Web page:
“Cereus played the wounded bird and lured them in. They came in to take him down, and I was hiding in the rafters. I hit the boy from behind and wounded him badly enough to make Kalarus panic and pull him out.”

  “Captain,” Giraldi said with a nod. “I heard Kalarus tried to roast you for it, sir.”

  Miles shrugged. “I wasn’t in the mood for roast. I ran away.” He nodded to Isana. “Steadholder. Do you know who I am?”

  Isana glanced at Fade and back to Miles. They were brothers, though Miles, like the rest of Alera, had thought Araris dead for nearly twenty years. “I know you,” she said quietly.

  “I would ask a favor of you.” He glanced at Giraldi, including him in the sentiment. “A few private moments of your time, Steadholder?”

  “She’s working,” Giraldi said, and though his tone was not disrespectful, neither was it prepared to compromise. “She doesn’t need any distractions.”

  Miles hovered for a moment, as though uncertain of which way to move. Then he said, “I spoke to Lady Veradis. She said that there might not be much more time.”

  Isana glanced away. Despair washed through her for a moment, her weariness lending it tremendous potency. She pushed the tide of it away, then said, “It’s all right Giraldi.”

  The centurion grunted. Then he nodded to Isana and limped to the door on his cane. “A moment,” he said to Miles. “I’ll hold you to it, sir.”

  Miles nodded, and waited for Giraldi to depart the room. Then he went to Fade’s side, knelt, and laid a hand on the unconscious slave’s head. “He’s on fire,” Miles said quietly.

  “I know,” Isana replied. “I’m doing all that I can.”

  “I should have come sooner,” Miles said, his voice bitter. “Should have been here every day.”

  From outside, there came the loud, hollow cough of thunder that accompanied a firecrafter’s assault, when fire would suddenly blossom from nothing into a white-hot sphere. The fire-thunder was answered, seconds later, by an almost-continuous rumbling from the glowering storm.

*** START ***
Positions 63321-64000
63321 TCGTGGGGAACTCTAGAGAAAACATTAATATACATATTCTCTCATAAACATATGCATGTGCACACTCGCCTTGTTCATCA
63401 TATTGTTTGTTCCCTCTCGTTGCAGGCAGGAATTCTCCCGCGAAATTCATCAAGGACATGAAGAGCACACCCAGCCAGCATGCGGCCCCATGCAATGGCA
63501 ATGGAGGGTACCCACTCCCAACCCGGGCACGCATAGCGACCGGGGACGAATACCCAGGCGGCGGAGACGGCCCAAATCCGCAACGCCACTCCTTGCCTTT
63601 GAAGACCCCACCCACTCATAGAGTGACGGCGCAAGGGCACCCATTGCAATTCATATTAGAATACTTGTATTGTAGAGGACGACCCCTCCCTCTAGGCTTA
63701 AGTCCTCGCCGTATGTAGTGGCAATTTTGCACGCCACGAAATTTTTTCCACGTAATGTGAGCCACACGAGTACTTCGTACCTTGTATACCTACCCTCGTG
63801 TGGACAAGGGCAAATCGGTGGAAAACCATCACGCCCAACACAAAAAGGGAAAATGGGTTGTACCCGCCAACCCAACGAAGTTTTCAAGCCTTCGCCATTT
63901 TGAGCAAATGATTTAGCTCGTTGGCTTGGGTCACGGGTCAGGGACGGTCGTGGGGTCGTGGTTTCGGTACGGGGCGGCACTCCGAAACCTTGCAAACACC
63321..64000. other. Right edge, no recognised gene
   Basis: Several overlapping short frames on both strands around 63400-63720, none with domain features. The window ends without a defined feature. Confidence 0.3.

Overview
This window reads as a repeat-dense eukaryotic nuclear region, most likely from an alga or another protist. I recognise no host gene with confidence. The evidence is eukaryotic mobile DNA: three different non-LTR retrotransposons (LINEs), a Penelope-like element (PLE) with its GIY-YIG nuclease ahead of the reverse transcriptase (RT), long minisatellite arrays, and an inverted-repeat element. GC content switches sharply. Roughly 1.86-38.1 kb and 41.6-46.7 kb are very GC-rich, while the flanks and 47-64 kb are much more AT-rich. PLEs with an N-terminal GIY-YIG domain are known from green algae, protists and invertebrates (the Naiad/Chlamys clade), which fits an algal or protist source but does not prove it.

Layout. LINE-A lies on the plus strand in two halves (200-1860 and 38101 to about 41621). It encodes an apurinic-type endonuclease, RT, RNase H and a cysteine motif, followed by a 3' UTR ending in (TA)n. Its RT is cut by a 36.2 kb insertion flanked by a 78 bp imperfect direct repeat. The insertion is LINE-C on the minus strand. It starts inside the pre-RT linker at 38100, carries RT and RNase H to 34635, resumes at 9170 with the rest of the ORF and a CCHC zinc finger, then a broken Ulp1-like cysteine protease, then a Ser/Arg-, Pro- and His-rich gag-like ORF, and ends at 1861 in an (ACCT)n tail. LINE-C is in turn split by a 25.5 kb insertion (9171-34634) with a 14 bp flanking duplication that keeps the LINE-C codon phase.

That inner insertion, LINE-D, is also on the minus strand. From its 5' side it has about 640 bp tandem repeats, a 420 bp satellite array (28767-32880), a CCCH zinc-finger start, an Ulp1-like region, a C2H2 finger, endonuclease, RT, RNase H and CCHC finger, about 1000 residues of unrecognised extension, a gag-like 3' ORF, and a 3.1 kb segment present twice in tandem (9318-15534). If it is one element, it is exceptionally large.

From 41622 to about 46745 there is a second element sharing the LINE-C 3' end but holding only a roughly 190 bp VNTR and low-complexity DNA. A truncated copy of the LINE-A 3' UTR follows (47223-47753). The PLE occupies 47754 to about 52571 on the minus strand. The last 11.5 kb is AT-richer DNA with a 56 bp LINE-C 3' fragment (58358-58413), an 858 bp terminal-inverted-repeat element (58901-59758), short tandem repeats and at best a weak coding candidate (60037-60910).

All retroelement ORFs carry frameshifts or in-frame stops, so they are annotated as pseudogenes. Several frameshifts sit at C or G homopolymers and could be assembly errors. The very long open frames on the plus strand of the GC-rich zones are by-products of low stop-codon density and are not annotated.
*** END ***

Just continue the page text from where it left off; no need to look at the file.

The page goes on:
“You’ve been somewhat busy,” Isana said, tired amusement in her voice.

  Miles shook his head. “It wasn’t that. It was . . .” He frowned. “My big brother. He always won. He’s been in fights that should have killed him time and time again. And even when he did die, he managed to come back. It may have taken him twenty years, but he did it.” Miles shook his head. “Invincible. Maybe part of me didn’t want to admit that he might not be. That I might . .

  Lose him, Isana thought, finishing his thought.

  “Can he hear me?” Miles asked.

  Isana shook her head. “I don’t know. He’s been in and out of consciousness, but he’s grown more incoherent each day.”

  Miles bit his lip and nodded, and Isana felt the depth of his grief, pain, and regret. He looked up at her, his eyes frightened, almost like a child’s. “Is what Veradis said true?” he asked. “Is he going to die?”

  Isana knew what Miles wanted to hear. His emotions and his eyes were begging her for hope.

  She met Miles’s eyes, and said quietly, “Probably. But I’m not going to give up on him.”

  Miles blinked his eyes several times and moved his right hand as though brushing sweat from his forehead. It left his face smeared with thin streaks of the blood on his sleeve. “All right,” he said quietly. Then he leaned down closer to Fade. “Rari. It’s Miles. I’m . . .” He bowed his head, at a loss f
or words. “I’m here, Rari. I’m here.”

  He looked up at Isana. “Is there anything I can do help you?”

  Isana shook her head. “He’s . . . he’s very tired. And very sick. And he isn’t fighting it. He isn’t trying to recover.”

  Miles frowned. “That doesn’t sound like him. Why not?”

  Isana let out a sigh. “I don’t know. He’s only been lucid enough to speak for a few moments. And even then, he wasn’t making much sense. Guilt, perhaps. Or perhaps he’s just too tired.”

  Miles stared down at Fade for a moment. He was about to speak when boots thumped up to the door.

  “Captain!” called a young man’s warbling voice. One of the citadel’s pages, then. “My lord requests your immediate presence.”

  Miles looked up at Isana, and called, “On my way.” Then he bent down and leaned his forehead against Fade’s for a second. Then he rose. “Should he come around again before . . . Please tell him I came to see him.”

  “Of course,” Isana said.

  “Thank you,” Miles said.